How should one read Merleau-Ponty if one is a physicalist? That is, how can one make his anti-empirical and yet anti-idealist theories of the embodied mind amenable, perhaps against the ramifications of these theories, to physicalism? To put it perhaps in the best way, how can Merleau-Ponty be introduced to a physicalist, without the physicalist having to totally transform her or his conceptions?
I don't have time now to consider this, but I'll name what I see as the big hurdle: What in the physicalist would be most challenged by Merleau-Ponty would be a simple notion of causality, the mainstay of both type and token physicalism, as well as the supervenience theory. Causality for Merleau-Ponty is interpreted through the concept of intentionality (interpreted as external to will or decision, suffusing the "objective" space of nature), which makes any physical state (of the brain, for example) a readiness to be-influenced by a cause: one would have to think the effect as a response that so closely resembles an anticipation of the cause that one could not distinguish between effect and merely an actualization of what was latent in the influenced object. Can one still use the vocabulary of physicalism to address even just the non-mental (the physical) that operated according to these terms? Physicalism to an extent already encounters these problems in the reflex. But could it address the physical if this reflex-like action were all that constituted the physical? I'll elaborate on this perhaps later. Posted by Mike at 10:51 AM What is written about:

Sunday, December 16, 2007


"Teaching children the art of collaborative philosophical inquiry brings them persistent, long-term cognitive benefits, according to psychologists in Scotland.
"Keith Topping and Steve Trickey first reported the short-term benefits of using "Thinking through Philosophy" with children in an earlier study."...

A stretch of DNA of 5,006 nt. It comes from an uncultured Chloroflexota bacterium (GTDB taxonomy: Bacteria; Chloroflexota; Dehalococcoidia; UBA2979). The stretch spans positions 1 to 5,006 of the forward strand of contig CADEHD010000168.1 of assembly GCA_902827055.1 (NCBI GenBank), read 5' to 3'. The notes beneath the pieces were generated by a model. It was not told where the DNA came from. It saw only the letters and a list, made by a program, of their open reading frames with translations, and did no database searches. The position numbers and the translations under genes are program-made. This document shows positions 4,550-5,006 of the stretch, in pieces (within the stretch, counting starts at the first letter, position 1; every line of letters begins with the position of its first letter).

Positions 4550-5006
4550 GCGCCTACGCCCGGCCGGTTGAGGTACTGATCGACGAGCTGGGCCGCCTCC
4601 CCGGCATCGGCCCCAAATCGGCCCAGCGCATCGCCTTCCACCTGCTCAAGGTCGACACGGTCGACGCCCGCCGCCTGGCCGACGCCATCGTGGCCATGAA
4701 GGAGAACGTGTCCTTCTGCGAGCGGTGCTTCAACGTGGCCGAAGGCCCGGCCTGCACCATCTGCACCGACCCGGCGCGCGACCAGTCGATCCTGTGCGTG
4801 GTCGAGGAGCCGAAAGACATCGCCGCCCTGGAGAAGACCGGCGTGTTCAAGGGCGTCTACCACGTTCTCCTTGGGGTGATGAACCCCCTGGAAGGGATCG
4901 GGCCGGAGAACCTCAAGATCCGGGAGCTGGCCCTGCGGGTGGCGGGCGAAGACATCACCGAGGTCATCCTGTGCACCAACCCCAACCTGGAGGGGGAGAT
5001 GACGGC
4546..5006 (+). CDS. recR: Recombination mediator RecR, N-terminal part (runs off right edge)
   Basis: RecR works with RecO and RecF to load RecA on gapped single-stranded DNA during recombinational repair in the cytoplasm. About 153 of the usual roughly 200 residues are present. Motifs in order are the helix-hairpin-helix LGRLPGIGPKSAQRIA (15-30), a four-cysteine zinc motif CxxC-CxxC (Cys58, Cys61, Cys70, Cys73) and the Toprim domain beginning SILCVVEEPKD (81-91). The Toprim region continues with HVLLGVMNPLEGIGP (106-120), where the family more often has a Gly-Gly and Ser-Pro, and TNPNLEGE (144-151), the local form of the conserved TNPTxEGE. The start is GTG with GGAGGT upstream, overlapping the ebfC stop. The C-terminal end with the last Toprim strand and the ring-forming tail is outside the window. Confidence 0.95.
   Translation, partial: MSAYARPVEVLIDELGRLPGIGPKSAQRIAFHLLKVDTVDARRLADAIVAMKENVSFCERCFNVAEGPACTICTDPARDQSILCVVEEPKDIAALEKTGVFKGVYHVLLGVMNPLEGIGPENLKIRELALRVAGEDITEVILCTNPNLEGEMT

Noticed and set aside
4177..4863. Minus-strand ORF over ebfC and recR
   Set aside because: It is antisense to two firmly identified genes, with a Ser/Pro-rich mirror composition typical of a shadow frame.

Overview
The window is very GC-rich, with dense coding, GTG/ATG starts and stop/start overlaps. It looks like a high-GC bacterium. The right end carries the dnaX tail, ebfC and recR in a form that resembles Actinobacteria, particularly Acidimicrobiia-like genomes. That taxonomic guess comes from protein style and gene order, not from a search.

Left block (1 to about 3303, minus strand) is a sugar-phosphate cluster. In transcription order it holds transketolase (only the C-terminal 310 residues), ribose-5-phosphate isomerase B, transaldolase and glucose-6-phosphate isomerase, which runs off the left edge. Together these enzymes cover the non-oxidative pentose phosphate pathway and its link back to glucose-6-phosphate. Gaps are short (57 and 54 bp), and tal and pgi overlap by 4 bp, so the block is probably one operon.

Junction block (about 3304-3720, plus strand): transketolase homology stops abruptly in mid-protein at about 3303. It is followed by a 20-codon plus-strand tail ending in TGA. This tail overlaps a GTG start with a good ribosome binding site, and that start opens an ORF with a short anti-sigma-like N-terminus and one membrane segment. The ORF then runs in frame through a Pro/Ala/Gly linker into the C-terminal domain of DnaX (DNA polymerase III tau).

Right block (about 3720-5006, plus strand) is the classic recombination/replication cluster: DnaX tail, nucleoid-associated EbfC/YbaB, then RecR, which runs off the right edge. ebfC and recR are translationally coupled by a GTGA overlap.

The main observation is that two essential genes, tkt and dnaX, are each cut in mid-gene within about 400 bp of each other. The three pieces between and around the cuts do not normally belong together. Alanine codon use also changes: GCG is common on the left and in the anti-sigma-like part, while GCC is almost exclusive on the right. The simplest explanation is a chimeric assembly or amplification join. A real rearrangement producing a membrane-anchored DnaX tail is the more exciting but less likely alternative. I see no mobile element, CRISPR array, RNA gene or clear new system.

"Compared with 72 control children, the philosophy children showed significant improvements on tests of their verbal, numerical and spatial abilities at the end of the 16-month period relative to their baseline performance before the study."...
"The philosophy-based lessons encouraged a community approach to 'inquiry' in the classroom, with children sharing their views on Socratic questions posed by the teacher. "
In a somewhat related story, Daniel Dennett proposed that world religions should be compulsory taught to kids at a very young age.
I've often wondered how come philosophy and world religions have never been thought to kids in the first place. Are adults underestimating their capacity for self-inquiry and critical thinking? Or was it because of a tradition of imposing control on what kids should learn in school? I think it's both, but more of the latter.
As for me, I will not wait for public policy to make philosophy and religion compulsory subjects in schools. When I've got kids of my own, I plan to expose them to philosophical inquiry and world religions as early as possible. Then it would be up to them to make their informed choices and decisions in life. Teach Philosophy and Religion to Kids? from ~C4Chaos by ~C4Chaos

Saturday, December 15, 2007

For Hegel mankind per se is divine, at least potentially

Evans on Hegel from Per Caritatem by Cynthia R. Nielsen
After a semester of immersion in Hegel-The Philosophy of Logic, The Philosophy of Nature and the Philosophy of Spirit-I find the following exceedingly refreshing, not to mention on the mark.